While the number of cyber attacks continues to increase it is becoming even more difficult to detect and mitigate them in order to avoid serious consequences.
A group of researchers at MIT’s Computer Science and Artificial Intelligence Laboratory (CSAIL) is working on an ambitious project, the development of a technology that is able to early detect cyber attacks. The experts in collaboration with peers from the startup PatternEx have designed an Artificial Intelligence system that is able to detect 85 percent of attacks by using data from more than 3.6 Billion lines of log files each day.
The researchers have developed a system that combines an Artificial Intelligence engine with human inputs. , which researchers call Analyst Intuition (AI), which is why it has been given the name of
The system is composed of an Artificial Intelligence and Analyst Intuition (AI) components, for this reason, it was named by the experts Artificial Intelligence Squared (AI2).
The AI2 system first performs an automatic scan of the content with machine-learning techniques and then reports the results to human analysts which have to discriminate events linked to cyber attacks.
The AI2 perform a daily analysis, the final results provided by the Analyst Intuition component is used as input for the machine learning system itself that uses it the next day for analyzing new logs.
According to the experts at the MIT the approach implemented by the AI2 system is 3 times better than modern automated cyber attack detection systems.
“The team showed that AI2 can detect 85 percent of attacks, which is roughly three times better than previous benchmarks, while also reducing the number of false positives by a factor of 5. The system was tested on 3.6 billion pieces of data known as “log lines,” which were generated by millions of users over a period of three months.” states a description of the AI2 published by the MIT.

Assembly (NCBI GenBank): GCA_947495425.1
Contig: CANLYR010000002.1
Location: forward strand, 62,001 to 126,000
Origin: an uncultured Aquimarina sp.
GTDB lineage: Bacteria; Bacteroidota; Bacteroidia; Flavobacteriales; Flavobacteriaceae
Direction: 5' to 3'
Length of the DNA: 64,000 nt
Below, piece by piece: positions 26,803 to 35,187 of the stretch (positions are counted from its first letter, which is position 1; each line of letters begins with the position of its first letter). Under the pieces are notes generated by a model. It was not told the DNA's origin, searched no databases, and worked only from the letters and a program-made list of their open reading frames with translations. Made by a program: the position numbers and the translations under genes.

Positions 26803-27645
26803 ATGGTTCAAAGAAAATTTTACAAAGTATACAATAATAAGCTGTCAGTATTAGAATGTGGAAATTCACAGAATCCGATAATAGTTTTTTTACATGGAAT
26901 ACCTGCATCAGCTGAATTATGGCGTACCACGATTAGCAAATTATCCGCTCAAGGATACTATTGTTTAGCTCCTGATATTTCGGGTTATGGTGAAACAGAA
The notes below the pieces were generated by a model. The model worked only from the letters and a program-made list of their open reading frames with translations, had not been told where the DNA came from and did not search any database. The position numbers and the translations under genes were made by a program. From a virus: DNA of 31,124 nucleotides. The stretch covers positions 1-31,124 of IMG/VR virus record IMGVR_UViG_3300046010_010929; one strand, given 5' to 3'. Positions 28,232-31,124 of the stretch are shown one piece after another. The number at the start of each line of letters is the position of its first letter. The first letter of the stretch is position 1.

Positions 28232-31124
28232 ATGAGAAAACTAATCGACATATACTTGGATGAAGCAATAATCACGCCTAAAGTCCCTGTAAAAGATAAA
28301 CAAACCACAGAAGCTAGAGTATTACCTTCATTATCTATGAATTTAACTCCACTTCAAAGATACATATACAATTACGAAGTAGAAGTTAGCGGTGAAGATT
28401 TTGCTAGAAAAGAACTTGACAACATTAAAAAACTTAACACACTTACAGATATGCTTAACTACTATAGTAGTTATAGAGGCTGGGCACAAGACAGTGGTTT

The greater the number of analyzes carried out by the system, the more accurate the subsequent estimates thanks to the feedback mechanism.
“You can think about the system as a virtual analyst,” says CSAIL research scientist Kalyan Veeramachaneni, who developed AI2 with Ignacio Arnaldo, a chief data scientist at PatternEx and a former CSAIL postdoc. “It continuously generates new models that it can refine in as little as a few hours, meaning it can improve its detection rates significantly and rapidly.”
The group detailed their system in a paper titled “AI2: Training a big data machine to defend.” AI2 was presented last week at the IEEE International Conference on Big Data Security in New York City.
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(Security Affairs – AI2, cyber security)